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Alternative Names Return to topDyshidrosis; Pompholyx
Definition Return to top
Dyshidrotic eczema is a condition in which small, itchy blisters develop on the hands and feet.
Causes Return to top
The cause is unknown. The condition seems to appear during certain times of the year.
Symptoms Return to top
Small fluid-filled blisters called vesicles appear on the hands and feet. They are most common along the edges of the fingers, toes, palms and soles. These blisters cause intense itching.
Scratching leads to skin changes and skin thickening. There may be cracks on the fingers or toes.
Large blisters may cause pain.
Exams and Tests Return to top
Your doctor may be able to diagnose this condition by simply looking at your skin.
Sometimes, a skin biopsy or skin scraping may be needed to rule out other causes such as a fungal infection.
Treatment Return to top
Do not scratch the blisters. You should avoid frequent bathing and irritating substances, which can make itching worse.
Outlook (Prognosis) Return to top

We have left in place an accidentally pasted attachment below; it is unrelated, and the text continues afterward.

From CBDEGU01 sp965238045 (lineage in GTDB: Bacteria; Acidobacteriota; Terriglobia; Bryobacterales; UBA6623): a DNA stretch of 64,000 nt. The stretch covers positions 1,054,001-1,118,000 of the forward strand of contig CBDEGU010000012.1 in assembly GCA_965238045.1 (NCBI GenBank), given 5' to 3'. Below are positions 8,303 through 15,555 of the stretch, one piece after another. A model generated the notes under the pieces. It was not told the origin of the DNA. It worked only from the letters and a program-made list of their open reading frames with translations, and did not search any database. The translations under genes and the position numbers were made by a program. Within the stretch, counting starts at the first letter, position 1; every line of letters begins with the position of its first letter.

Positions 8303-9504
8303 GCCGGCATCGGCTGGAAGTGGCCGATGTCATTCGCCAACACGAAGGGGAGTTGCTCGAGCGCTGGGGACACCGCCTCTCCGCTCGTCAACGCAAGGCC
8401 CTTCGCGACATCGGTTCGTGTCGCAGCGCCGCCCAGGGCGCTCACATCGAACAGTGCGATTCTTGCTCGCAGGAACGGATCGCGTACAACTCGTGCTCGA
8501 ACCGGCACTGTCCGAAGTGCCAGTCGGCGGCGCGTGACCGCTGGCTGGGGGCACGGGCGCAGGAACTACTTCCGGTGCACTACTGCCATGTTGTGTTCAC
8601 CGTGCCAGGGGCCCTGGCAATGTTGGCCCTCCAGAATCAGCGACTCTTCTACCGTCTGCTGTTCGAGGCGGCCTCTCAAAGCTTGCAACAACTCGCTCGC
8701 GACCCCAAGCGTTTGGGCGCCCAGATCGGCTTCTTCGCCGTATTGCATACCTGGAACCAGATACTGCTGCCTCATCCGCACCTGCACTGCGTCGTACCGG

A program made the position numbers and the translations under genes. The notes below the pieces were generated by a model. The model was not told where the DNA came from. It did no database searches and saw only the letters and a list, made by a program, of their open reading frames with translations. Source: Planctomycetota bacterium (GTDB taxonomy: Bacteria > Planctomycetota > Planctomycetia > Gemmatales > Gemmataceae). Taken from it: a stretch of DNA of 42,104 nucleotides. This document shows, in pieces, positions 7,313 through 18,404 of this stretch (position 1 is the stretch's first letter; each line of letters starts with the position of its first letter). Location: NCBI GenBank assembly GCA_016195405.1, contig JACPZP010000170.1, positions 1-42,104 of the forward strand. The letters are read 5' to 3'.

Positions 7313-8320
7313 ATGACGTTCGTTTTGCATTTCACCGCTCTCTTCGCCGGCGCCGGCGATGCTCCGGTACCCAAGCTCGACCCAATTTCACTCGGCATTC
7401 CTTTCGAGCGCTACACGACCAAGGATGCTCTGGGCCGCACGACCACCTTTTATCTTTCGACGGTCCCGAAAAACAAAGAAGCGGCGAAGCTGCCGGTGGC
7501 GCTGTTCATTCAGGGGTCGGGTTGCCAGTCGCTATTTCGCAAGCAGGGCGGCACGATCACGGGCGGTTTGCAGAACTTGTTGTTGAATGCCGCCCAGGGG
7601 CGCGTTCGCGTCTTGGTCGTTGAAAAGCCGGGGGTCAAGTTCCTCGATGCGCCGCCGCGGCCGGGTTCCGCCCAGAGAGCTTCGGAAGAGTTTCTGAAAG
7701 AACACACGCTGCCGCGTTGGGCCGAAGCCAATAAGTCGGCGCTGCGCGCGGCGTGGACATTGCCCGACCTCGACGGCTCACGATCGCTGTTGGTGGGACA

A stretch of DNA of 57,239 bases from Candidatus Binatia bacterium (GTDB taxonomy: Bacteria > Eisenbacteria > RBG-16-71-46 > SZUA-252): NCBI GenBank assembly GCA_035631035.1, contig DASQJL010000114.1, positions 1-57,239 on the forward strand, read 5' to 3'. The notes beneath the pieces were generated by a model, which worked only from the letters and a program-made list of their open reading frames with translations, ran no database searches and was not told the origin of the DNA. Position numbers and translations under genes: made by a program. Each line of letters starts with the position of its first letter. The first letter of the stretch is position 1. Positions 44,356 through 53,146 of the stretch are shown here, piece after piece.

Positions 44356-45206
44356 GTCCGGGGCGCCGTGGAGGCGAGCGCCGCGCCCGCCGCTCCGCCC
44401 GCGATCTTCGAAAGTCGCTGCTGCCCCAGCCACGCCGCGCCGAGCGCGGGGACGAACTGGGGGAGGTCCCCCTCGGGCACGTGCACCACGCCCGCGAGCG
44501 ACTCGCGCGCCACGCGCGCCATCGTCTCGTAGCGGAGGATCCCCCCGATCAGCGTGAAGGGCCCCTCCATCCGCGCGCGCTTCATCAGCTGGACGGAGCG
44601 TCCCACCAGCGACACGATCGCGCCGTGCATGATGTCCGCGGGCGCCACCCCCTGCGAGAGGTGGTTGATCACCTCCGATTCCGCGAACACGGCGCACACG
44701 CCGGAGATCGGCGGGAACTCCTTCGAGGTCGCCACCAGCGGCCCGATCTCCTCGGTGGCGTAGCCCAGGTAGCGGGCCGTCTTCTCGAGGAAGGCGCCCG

Dyshidrotic eczema normally goes away without problems, but symptoms may later return. Excess scratching may lead to thick, irritated skin, which is more difficult to treat and takes longer to heal.
Possible Complications Return to top
When to Contact a Medical Professional Return to top
Call your doctor if you have tenderness, redness, warmth, or fever, which may be signs of an infection. You should also call your doctor if you have any type of rash that does not go away with simple home treatments.
References Return to top
Behrman RE. Nelson Textbook of Pediatrics. 17th ed. Philadelphia, Pa: WB Saunders; 2004.
Habif TP. Clinical Dermatology. 4th ed. St. Louis, Mo: Mosby; 2004.Update Date: 10/28/2008 Updated by: Michael Lehrer, M.D., Department of Dermatology, University of Pennsylvania Medical Center, Philadelphia, PA. Review provided by VeriMed Healthcare Network. Also reviewed by David Zieve, MD, MHA, Medical Director, A.D.A.M., Inc.